According to the U.S. Census Bureau, 50 percent of Americans who divorce will remarry within five years. However, while this may sound as if child support obligations are automatically terminated when this happens, that is not necessarily the case. Whether it is the custodial or non-custodial parent who remarries, there are many legalities associated with how child support payments are handled under These conditions. Thus, whether you are the custodial or non-custodial parent, consult a child support attorney to make sure you have an understanding of your legal rights.
Parent Paying Child Support
If a parent paying child support remarries, they are usually still obligated to continue paying their current amount of child support to the custodial parent. In the view of most courts, the spouse paying child support is under a long-term obligation to ensure their child is properly cared for while still a minor. Also, most courts do not include the income of the new spouse when calculating child support, since the new spouse is viewed as having no legal obligation to supporting the children in these situations. However, if a non-custodial parent remarries or has new children with a new spouse, courts do sometimes take this into consideration and modify child support payments.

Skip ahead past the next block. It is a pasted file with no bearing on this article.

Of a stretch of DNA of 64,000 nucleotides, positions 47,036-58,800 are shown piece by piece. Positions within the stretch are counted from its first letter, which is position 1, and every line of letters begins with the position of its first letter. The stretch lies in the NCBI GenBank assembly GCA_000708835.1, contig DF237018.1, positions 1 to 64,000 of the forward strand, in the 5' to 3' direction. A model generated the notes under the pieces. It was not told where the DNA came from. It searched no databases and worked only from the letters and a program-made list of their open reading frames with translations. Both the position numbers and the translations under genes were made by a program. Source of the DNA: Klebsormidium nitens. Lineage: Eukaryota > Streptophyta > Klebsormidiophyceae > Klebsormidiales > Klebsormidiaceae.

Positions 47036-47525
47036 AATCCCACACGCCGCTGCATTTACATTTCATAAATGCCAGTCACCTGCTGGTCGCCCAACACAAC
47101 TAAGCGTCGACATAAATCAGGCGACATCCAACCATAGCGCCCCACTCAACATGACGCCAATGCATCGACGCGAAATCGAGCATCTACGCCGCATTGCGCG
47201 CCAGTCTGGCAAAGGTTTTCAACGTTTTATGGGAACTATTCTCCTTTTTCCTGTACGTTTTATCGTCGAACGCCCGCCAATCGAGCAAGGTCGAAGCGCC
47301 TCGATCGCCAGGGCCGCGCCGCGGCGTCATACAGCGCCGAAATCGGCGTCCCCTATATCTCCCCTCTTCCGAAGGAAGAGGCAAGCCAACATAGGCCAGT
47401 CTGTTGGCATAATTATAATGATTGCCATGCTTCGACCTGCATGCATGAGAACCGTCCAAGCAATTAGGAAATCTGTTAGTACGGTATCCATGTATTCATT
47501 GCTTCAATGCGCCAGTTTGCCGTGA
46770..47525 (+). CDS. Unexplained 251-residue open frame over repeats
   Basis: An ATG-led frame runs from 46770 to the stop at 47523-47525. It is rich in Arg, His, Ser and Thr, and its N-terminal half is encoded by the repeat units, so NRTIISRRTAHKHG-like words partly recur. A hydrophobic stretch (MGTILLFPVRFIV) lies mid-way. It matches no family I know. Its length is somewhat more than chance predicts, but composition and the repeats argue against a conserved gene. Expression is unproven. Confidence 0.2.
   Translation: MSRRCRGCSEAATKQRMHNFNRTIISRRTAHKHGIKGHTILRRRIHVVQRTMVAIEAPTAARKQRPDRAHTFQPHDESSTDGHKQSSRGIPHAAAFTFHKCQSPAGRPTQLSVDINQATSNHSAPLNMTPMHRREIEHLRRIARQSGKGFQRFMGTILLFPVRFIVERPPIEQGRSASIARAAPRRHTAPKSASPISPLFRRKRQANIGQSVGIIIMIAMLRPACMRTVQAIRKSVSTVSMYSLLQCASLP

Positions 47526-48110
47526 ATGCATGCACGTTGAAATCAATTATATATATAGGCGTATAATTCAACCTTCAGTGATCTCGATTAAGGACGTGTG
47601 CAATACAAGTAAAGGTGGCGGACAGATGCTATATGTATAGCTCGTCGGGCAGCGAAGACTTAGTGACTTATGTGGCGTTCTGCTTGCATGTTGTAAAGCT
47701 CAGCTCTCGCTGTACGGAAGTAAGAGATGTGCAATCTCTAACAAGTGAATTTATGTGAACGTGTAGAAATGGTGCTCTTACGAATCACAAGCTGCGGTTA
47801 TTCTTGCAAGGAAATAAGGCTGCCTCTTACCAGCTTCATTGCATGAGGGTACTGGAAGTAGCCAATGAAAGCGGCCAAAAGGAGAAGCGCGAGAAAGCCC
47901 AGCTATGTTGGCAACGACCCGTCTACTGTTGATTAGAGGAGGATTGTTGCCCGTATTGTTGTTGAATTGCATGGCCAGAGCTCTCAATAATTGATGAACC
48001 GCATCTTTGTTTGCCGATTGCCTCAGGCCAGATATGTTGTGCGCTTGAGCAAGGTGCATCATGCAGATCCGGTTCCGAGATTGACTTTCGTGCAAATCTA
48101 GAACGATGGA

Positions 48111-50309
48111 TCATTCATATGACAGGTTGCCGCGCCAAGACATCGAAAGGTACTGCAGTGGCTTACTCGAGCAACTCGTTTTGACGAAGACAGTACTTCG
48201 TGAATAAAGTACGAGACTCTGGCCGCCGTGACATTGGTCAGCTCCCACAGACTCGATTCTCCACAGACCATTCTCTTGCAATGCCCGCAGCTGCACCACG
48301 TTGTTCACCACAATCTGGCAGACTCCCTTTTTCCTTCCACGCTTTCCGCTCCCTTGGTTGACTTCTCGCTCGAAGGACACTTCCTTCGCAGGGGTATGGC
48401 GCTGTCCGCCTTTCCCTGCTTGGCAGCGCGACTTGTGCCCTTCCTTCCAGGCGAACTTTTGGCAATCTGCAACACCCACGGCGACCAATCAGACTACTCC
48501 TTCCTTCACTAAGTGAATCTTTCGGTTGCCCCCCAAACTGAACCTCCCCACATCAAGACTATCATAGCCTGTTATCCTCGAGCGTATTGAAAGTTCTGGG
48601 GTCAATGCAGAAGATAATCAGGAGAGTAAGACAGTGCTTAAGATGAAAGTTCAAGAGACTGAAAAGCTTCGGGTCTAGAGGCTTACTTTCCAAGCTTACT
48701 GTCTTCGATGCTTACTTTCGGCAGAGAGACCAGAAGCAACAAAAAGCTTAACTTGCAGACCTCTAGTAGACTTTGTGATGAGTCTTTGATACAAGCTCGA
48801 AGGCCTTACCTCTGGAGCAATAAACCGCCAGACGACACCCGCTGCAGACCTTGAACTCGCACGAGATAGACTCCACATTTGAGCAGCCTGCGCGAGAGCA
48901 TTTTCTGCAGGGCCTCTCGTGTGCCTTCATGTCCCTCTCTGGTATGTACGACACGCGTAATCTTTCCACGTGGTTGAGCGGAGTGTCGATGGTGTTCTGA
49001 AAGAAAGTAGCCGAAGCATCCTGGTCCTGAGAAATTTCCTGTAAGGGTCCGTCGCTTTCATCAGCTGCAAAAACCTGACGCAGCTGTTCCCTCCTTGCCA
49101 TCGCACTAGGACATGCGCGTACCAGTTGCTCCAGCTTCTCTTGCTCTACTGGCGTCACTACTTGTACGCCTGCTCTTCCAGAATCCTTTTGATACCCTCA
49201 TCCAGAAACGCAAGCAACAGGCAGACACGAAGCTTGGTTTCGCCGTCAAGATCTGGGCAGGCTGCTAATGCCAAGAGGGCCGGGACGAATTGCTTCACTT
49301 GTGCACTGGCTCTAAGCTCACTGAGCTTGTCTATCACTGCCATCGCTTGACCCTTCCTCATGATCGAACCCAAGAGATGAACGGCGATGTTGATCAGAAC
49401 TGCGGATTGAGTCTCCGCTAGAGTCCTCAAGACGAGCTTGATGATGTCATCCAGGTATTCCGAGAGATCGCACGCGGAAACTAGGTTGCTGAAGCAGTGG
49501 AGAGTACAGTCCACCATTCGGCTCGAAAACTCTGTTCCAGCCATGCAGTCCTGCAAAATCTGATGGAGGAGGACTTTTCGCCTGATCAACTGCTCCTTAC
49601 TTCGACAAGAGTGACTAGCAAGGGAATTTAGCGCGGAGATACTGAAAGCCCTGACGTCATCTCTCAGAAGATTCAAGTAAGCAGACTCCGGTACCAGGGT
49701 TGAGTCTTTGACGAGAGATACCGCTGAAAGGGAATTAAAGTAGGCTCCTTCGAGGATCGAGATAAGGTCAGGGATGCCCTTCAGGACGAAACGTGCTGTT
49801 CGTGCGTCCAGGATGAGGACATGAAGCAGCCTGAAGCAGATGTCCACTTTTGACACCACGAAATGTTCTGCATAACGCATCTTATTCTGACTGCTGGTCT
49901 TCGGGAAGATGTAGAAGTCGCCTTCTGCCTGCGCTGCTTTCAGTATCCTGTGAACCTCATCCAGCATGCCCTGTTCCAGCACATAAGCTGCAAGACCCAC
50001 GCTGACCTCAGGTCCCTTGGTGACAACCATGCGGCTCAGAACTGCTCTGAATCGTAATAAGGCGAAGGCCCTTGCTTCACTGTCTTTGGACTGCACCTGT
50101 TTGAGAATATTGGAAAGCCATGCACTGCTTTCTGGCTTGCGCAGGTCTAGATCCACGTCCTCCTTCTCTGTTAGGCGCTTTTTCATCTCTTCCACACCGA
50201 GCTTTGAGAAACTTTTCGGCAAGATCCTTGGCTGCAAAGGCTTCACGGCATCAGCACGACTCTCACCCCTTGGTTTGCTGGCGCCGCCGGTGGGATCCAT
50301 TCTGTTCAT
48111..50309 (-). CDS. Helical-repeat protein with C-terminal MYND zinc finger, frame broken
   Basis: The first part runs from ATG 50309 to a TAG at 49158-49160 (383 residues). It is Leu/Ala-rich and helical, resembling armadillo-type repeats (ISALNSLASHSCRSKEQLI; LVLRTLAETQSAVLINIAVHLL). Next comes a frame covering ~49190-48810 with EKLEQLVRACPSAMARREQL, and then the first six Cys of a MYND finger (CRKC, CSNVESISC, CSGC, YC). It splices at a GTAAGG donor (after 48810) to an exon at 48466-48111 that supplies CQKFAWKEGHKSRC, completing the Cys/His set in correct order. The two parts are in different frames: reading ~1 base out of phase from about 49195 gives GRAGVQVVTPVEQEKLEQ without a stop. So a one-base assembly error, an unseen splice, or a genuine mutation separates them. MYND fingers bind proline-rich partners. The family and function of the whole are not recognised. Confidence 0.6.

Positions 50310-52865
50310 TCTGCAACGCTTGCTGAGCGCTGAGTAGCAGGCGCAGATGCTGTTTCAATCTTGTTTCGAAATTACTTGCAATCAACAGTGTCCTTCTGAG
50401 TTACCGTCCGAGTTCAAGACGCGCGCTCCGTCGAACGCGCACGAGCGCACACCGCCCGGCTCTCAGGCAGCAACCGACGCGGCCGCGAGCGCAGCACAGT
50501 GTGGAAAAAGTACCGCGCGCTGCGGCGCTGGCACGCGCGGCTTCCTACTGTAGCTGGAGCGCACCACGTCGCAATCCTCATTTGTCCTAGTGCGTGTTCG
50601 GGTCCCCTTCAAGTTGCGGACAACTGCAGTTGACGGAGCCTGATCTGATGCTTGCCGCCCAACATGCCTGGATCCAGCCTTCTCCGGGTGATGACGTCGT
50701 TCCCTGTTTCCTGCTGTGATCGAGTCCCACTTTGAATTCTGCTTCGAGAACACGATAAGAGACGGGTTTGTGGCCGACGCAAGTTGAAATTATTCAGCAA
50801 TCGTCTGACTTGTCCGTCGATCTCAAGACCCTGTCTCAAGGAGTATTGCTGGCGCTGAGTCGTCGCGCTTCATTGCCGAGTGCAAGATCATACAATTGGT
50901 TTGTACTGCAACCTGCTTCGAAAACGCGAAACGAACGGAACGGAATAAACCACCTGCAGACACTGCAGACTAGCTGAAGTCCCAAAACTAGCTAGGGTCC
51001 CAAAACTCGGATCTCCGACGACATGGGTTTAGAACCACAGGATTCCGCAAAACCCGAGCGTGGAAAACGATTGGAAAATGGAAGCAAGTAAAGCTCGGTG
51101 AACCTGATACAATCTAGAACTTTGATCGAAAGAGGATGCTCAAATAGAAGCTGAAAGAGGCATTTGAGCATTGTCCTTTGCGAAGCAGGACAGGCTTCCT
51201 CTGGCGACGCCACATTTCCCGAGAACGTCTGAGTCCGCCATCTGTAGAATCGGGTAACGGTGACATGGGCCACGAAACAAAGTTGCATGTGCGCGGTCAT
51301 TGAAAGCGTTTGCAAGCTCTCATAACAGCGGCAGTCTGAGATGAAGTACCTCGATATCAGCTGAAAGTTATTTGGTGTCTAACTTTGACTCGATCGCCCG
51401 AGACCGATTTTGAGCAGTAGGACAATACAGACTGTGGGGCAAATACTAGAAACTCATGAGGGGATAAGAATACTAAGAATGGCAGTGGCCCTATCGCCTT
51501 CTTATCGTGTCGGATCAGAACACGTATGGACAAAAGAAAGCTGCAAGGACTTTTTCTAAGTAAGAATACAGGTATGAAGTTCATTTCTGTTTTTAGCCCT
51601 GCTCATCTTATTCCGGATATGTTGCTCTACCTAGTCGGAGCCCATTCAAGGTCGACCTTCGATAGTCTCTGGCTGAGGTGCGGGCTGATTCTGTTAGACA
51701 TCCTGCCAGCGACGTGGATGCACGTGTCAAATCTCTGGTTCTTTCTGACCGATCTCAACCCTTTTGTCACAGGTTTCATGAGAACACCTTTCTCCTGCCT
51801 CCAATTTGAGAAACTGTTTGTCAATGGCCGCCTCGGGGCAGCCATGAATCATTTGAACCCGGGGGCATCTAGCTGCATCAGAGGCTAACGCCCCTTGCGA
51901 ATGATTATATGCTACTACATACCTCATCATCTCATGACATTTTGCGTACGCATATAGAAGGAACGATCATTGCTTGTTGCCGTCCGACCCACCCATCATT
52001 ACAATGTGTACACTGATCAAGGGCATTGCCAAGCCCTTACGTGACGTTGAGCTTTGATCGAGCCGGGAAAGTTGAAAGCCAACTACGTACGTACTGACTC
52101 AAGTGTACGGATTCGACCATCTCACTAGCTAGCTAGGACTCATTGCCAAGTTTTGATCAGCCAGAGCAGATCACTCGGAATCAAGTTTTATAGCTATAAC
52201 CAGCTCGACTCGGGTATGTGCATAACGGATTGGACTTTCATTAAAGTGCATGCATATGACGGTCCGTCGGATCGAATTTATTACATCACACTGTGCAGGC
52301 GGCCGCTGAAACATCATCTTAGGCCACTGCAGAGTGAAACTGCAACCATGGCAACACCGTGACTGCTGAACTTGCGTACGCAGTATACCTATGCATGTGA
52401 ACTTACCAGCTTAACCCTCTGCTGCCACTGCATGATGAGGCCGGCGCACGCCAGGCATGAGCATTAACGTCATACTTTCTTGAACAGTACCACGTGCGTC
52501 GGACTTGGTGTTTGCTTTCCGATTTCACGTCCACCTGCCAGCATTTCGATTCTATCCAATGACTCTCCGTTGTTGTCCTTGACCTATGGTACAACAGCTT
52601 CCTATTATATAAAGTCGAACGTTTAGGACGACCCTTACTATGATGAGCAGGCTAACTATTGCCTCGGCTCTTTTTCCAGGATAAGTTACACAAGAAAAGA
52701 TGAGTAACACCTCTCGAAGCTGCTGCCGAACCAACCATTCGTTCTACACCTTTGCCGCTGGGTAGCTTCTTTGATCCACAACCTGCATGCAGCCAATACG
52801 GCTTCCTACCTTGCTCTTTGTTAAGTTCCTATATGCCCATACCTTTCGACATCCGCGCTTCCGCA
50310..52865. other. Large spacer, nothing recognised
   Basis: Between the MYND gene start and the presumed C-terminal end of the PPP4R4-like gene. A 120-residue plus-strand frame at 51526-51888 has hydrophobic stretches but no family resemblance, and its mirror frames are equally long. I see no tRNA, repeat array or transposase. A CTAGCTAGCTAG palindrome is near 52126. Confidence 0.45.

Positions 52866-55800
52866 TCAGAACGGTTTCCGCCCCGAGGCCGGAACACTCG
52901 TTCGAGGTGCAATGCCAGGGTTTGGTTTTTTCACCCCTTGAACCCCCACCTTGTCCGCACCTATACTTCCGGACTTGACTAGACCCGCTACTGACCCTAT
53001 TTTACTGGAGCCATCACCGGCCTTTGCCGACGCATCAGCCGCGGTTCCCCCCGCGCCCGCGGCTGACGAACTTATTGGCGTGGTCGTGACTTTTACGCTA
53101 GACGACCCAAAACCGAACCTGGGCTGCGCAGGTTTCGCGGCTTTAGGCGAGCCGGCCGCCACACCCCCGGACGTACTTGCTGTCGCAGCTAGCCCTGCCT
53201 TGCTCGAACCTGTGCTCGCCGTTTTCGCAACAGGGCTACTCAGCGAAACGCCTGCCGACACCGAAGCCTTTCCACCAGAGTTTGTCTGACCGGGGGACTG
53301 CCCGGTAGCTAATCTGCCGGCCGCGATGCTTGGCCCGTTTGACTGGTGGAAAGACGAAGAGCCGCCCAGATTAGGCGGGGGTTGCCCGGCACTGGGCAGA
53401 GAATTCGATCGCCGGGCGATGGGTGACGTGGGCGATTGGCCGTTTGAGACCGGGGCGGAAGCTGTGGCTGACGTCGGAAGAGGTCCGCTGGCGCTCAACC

Parent Receiving Child Support
Since most states will not factor into consideration the income of the custodial parent’s new spouse when calculating child support payments, non-custodial parents may have few options in these cases. Even though it is likely more income will be available to help pay for the children’s expenses as the result of the new spouse’s income, courts often choose to keep child support payment arrangements as they are in these circumstances. Often this is due to the court wanting to make sure the children will still have the income necessary to maintain their usual standard of living, in the event the new marriage does not last.
While it is often difficult to have child support payments modified or terminated when a remarriage occurs, it is not impossible. However, to do so it often takes the skills of an experienced and knowledgeable child support attorney. Whether you are the custodial or non-custodial parent, if you feel as if your current child support arrangement needs to be modified, contact a child support attorney as soon as possible. By doing so, you will not only protect your legal rights, but also your children’s well-being.